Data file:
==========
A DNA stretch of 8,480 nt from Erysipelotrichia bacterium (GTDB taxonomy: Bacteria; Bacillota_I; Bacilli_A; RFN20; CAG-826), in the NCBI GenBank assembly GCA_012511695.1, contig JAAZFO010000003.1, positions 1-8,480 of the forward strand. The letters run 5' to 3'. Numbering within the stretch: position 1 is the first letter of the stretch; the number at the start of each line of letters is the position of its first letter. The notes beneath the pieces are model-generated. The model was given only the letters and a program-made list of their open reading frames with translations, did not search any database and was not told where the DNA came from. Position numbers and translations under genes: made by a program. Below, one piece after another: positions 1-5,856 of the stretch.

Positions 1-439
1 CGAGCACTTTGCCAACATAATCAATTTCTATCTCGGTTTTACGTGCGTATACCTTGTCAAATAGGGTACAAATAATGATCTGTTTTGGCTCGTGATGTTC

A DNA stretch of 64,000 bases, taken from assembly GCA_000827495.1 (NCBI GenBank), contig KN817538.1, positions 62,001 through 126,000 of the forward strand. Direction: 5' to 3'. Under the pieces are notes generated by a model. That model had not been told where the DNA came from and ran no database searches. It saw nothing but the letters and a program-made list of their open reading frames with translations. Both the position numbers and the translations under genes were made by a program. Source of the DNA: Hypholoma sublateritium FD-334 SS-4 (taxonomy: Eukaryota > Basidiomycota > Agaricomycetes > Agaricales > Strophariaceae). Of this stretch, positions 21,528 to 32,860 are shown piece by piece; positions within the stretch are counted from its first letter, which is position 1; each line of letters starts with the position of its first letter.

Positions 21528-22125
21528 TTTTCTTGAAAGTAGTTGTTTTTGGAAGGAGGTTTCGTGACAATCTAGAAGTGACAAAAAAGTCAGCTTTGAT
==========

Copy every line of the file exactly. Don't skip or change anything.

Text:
A DNA stretch of 8,480 nt from Erysipelotrichia bacterium (GTDB taxonomy: Bacteria; Bacillota_I; Bacilli_A; RFN20; CAG-826), in the NCBI GenBank assembly GCA_012511695.1, contig JAAZFO010000003.1, positions 1-8,480 of the forward strand. The letters run 5' to 3'. Numbering within the stretch: position 1 is the first letter of the stretch; the number at the start of each line of letters is the position of its first letter. The notes beneath the pieces are model-generated. The model was given only the letters and a program-made list of their open reading frames with translations, did not search any database and was not told where the DNA came from. Position numbers and translations under genes: made by a program. Below, one piece after another: positions 1-5,856 of the stretch.

Positions 1-439
1 CGAGCACTTTGCCAACATAATCAATTTCTATCTCGGTTTTACGTGCGTATACCTTGTCAAATAGGGTACAAATAATGATCTGTTTTGGCTCGTGATGTTC

A DNA stretch of 64,000 bases, taken from assembly GCA_000827495.1 (NCBI GenBank), contig KN817538.1, positions 62,001 through 126,000 of the forward strand. Direction: 5' to 3'. Under the pieces are notes generated by a model. That model had not been told where the DNA came from and ran no database searches. It saw nothing but the letters and a program-made list of their open reading frames with translations. Both the position numbers and the translations under genes were made by a program. Source of the DNA: Hypholoma sublateritium FD-334 SS-4 (taxonomy: Eukaryota > Basidiomycota > Agaricomycetes > Agaricales > Strophariaceae). Of this stretch, positions 21,528 to 32,860 are shown piece by piece; positions within the stretch are counted from its first letter, which is position 1; each line of letters starts with the position of its first letter.

Positions 21528-22125
21528 TTTTCTTGAAAGTAGTTGTTTTTGGAAGGAGGTTTCGTGACAATCTAGAAGTGACAAAAAAGTCAGCTTTGAT